The existential thrillers of Paul Auster remain seductive, but his is a “voodoo enterprise”: a ficti

The words "That'll be enough" have never occurred to the novelist Paul Auster. His prose, rarely more than glumly proficient, is delivered in cascades; Auster is a specialist in the 50-page chapter, the 20-page monologue, the ten-page summary of the text-within-the-text. But there comes a point at which the slow-witted have been dealt with and the tolerant are tired.

Auster likes to be clear about things, and his chief clarifying tool is repetition. In The Music of Chance (1990), one of his better books, he employs the clausal double-punch, a device founded on redundant rephrasing. "The car became a sanctum of invulnerability, a refuge in which nothing could hurt him any more."

“It was as though Nashe had let him down, as though he had reneged on some tacit understanding between them." "He wished that Pozzi could have left behind a couple of jokes for him to use then, a few wisecracks to lighten up the atmosphere." Auster's use of repetition either clarifies excessively, or else obscures. On page 87, "Nashe no longer knew what to think." On page 182, "Nashe didn't know what to think any more." Was there an intervening period during which Nashe did know what to think, or are we simply being offered a refresher?

But repetition is not just one of Paul Auster's vices; it has been the principle of his authorship. In his first serious published work of fiction, the novellas collected as The New York Trilogy (1987), he established the existential thriller as his genre of choice. His work is generally set in America between the 1940s and the present day, but he looks over his shoulder both to 19th-century New England and postwar Paris. Thoreau is repositioned as an ancestor of Roquentin, Meursault, Vladimir and Estragon in a tradition of loner-exiles.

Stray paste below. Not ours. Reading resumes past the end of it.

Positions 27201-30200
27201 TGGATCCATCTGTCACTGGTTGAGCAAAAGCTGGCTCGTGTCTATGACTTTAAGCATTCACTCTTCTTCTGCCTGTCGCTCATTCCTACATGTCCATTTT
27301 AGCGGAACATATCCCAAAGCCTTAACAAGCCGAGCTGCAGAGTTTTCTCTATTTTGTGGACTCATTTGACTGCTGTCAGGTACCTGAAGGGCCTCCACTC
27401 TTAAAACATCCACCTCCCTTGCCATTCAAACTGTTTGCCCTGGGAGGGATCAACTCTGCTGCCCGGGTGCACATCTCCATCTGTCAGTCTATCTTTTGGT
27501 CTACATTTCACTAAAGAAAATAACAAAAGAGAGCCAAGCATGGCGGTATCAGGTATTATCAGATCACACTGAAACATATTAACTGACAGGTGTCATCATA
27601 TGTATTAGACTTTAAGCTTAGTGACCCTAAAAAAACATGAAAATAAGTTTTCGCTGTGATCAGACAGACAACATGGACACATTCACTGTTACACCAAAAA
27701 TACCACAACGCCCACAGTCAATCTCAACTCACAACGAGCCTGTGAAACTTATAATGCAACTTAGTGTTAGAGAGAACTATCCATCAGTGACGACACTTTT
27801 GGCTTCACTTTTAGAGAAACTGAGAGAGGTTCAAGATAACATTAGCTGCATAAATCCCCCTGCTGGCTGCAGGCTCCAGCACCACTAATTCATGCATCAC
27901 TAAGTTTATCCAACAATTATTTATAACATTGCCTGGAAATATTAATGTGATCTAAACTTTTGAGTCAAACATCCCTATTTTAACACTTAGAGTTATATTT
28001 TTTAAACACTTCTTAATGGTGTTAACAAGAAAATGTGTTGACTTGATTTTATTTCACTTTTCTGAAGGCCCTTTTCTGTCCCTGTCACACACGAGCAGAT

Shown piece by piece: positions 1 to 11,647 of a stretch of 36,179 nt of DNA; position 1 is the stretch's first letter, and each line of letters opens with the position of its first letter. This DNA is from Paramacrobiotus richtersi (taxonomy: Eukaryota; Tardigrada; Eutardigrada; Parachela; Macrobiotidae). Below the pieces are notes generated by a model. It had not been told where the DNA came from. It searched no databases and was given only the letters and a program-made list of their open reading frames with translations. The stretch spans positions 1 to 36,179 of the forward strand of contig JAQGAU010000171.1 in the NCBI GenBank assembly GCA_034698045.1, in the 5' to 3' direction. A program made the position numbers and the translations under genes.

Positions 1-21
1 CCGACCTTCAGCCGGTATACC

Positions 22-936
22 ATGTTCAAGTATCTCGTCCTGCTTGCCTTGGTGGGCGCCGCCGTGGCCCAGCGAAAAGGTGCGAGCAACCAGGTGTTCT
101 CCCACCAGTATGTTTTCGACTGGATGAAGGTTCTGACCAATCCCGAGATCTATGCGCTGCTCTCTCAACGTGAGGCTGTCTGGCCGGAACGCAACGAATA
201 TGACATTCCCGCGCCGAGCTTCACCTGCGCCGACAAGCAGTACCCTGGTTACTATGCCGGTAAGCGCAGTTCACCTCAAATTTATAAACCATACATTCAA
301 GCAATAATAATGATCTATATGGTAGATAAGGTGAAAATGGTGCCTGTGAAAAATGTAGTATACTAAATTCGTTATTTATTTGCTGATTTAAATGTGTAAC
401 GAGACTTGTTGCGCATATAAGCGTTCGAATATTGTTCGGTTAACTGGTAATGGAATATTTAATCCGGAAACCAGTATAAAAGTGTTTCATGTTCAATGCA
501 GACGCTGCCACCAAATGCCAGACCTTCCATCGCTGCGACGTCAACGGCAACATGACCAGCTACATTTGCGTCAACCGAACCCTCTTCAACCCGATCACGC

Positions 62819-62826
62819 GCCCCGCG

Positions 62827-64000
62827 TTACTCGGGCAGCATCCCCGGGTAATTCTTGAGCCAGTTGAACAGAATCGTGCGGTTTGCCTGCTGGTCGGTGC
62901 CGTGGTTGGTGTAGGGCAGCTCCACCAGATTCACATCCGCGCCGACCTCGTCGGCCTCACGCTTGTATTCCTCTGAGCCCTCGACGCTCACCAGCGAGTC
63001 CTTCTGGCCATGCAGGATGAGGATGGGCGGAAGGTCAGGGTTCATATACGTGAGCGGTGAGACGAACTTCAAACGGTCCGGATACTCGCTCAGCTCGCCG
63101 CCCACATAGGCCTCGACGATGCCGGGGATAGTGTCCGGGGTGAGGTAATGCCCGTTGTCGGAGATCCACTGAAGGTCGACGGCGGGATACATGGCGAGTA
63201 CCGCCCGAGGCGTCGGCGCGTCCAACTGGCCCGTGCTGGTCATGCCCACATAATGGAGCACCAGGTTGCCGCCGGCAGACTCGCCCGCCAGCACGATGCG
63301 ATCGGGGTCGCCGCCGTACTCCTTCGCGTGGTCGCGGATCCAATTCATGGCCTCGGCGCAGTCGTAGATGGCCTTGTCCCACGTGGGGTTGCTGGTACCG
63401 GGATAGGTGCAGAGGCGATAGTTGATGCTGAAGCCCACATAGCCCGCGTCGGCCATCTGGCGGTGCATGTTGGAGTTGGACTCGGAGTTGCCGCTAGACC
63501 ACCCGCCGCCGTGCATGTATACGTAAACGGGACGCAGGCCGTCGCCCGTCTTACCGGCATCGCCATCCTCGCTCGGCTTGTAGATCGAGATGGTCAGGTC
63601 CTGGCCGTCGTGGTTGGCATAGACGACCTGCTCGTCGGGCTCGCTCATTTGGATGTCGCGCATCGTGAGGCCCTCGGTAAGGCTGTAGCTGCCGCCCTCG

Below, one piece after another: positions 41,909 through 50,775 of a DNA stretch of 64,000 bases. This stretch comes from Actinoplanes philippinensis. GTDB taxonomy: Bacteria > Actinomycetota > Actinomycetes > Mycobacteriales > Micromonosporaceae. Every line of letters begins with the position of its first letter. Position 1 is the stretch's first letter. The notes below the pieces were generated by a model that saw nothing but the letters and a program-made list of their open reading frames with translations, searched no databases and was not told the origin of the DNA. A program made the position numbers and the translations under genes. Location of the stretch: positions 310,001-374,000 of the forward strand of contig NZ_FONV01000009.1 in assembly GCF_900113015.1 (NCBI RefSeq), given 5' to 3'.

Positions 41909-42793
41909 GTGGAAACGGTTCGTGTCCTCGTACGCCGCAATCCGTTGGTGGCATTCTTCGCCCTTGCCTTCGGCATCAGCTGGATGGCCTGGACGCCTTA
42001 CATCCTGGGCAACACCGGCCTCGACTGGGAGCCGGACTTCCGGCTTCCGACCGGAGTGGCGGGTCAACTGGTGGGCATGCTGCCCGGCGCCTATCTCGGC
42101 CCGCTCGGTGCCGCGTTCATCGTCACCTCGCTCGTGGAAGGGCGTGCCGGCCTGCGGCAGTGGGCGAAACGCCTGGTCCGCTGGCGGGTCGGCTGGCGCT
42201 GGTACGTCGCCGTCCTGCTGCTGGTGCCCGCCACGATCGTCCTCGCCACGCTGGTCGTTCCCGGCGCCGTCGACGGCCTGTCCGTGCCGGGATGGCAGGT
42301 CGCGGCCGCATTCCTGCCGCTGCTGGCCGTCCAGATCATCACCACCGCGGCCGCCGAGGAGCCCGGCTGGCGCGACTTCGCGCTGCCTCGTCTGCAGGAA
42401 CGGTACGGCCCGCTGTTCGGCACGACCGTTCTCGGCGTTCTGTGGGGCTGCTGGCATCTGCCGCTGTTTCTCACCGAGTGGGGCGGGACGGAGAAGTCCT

For all the obsession with money in Auster's work - money inherited, won, or found, never earned - his characters take pride in acts of
divestiture and renunciation; for all the obsession with sex and male bonding, they are succoured by solitude. A large body of work has been conducted in these terms. Experiments in a different direction - the canine protagonist of Timbuktu, for instance - have swiftly revealed themselves as novel routes to the same old end.

Repetition across books, as opposed to within them, is not in itself a deplorable habit - it would be unwise to set down a rule for novelistic practice that required the censure of both Jane Austen and J G Ballard. But Auster's tricks are particularly vulnerable to exposure. Reading his 13th novel, Invisible, one wearies of mental box-ticking. Dead child? Check. A book-within-a-book? Check. Dying or widowed narrator? Double-check. The example of Auster's previous work brings a sense of predictability, even inevitability, to a narrative reliant on surprise. It emerges, around page 70, that despite initial appearances, we are not reading a novel in which Adam Walker is the narrator-hero, but a collection of memoirs and reminiscences assembled by a famous novelist; Adam's memoir of spring 1967 is merely the first. But this will scarcely rank as a revelation to readers of "City of Glass" in The New York Trilogy or Leviathan (1992) or The Book of Illusions (2002) - all of which transpire to be framed accounts. Apparently, writing the words "this book" in a fictional narrative retains a pleasurable frisson for Paul Auster.